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PS3 Game Review

LEGO Batman: The Videogame


Format: PS3
Warner Bros. Interactive Entertainment
RRP: £39.99?
5 051600 222816
Age Restrictions: 7+
Available 10 October 2008

Take control of the Dynamic Duo, Batman and Robin, as you build, drive, swing, and fight your way through Gotham City capturing escaped villains and putting them back in Arkham Asylum where they belong. Battle against legendary villains including The Joker, The Penguin, Catwoman and more to keep the streets of Gotham clean. Then jump into the story from the other side and play as Batman's foes. Enjoy the power you wield as you spread chaos throughout the city...

In LEGO Batman a stampede of notorious criminals have busted out of Arkham Asylum. It's up to the Caped Crusader, Batman, and his side-kick, Robin, to sweep Gotham clean of criminal activity using everything at their disposal, including crime-fighting vehicles as well as several baddie-bashing bat gadgets.

Following on from previous LEGO console games, Batman uses a tried and trusted format to bring followers of the franchise another enjoyable offering.

The one aspect where this game differs when compared to previous LEGO games, like Star Wars and Indiana Jones, is in the cut sequences. Because previous LEGO games followed a story line that followers of the films were familiar with, the cut sequences simply paid homage to some of the movies memorable moments and tacked on a few gags. With Batman the narrative is an original story line, so we get an original series of cut sequences. While some of the earlier scenes are a little dull, they do get much better as the game goes on.

The game play is pretty much as we've come to expect - only with a few extra bells and whistles thrown in to keep the franchise fresh. You start the game as Batman and Robin and must work your way through each stage of three main games. At the end of each segment you have to take out an Arkham Asylum escapee and at the end of each main game you'll have to take out that level's main boss (For level 1 it's The Riddler; for 2 it's The Penguin; and for 3 it's The Joker).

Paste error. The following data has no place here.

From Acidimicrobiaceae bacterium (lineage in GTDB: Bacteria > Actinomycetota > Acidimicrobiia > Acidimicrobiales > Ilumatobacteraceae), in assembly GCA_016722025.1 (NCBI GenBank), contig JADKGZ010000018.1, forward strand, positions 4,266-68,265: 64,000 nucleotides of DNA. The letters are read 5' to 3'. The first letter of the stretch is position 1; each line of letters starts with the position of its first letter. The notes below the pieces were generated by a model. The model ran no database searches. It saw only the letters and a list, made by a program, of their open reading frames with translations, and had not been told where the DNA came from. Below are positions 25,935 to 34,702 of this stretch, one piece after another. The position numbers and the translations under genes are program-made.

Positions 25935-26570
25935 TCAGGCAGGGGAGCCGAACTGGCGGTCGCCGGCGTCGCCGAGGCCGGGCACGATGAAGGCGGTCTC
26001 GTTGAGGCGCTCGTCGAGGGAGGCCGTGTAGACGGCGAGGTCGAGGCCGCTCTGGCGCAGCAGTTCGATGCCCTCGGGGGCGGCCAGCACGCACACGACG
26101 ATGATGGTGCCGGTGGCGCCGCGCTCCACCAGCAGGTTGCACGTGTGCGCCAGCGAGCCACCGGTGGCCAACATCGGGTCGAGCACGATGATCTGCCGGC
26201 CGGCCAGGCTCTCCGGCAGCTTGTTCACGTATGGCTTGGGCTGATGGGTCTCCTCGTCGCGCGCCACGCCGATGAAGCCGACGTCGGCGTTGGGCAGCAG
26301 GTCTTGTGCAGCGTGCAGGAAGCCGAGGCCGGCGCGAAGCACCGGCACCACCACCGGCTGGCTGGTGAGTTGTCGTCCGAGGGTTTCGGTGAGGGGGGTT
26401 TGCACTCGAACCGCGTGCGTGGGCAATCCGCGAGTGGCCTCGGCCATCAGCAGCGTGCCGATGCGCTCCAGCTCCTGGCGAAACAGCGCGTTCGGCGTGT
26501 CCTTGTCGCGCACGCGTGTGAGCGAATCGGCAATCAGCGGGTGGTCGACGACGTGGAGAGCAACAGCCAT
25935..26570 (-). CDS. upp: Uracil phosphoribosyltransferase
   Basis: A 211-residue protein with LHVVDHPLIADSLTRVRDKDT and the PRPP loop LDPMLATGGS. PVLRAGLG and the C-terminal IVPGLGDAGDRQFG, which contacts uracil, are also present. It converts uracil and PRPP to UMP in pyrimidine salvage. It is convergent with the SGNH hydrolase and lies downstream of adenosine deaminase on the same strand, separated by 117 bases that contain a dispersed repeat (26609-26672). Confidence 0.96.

As you progress through each level you can swap between Batman and Robin as well as changing your costume in order to help you complete certain challenges. For Batman these costumes include things like a glider suit (to enable you jump longer distances), a weapon that destroys glass, and the ability to set bombs to destroy large items. For Robin you can get things like metallic boots (to help you climb metal walls) and the ability to control machines. But the costume change machines are hidden and have to be found before you can continue through the game.

This aspect, more than any other, is what lets the game down ever so slightly. You are always given a costume change machine near where it's needed. There's never a selection of machines close by so that you have to think about which one to use - if you see one then you know what your upcoming problem is going to be. I couldn't help feeling like my hand was being held by the developers as they led me through the game. You are never left wandering in too large a space. If you can't progress then the answer to your problem is never far away.

The levels are pretty easy to complete, but for the younger gamer I'd say that the difficulty is just about right. And, as with previous LEGO games, completing the story mode segment of the game is just the start.

Once you've completed one of the three main games you can access the villain mode. Here you can enter Arkham Asylum (which functions like The Batcave in 'hero' mode) and play another three levels but from the villains point of view.

The Batcave/Arkham Asylum allows you to choose the level you want to play, as well as walk though your trophy room (which grows as you collect items in each level) and buy upgrades (including unlockable characters, videos, data on your foes and other extras).

And once you've complete each level you can revisit it with different character or costumes in order to access areas that were impossible before - unlocking additional content.

Also worthy of note is the music, taken from Danny Elfman's score from Tim Burton's first Batman film, which in place is used incredibly well.

To sum up, this game is just as entertaining as previous LEGO games. This will keep you happy for quite some time and it's certainly a game you'll come back to in the future.


Nick Smithson

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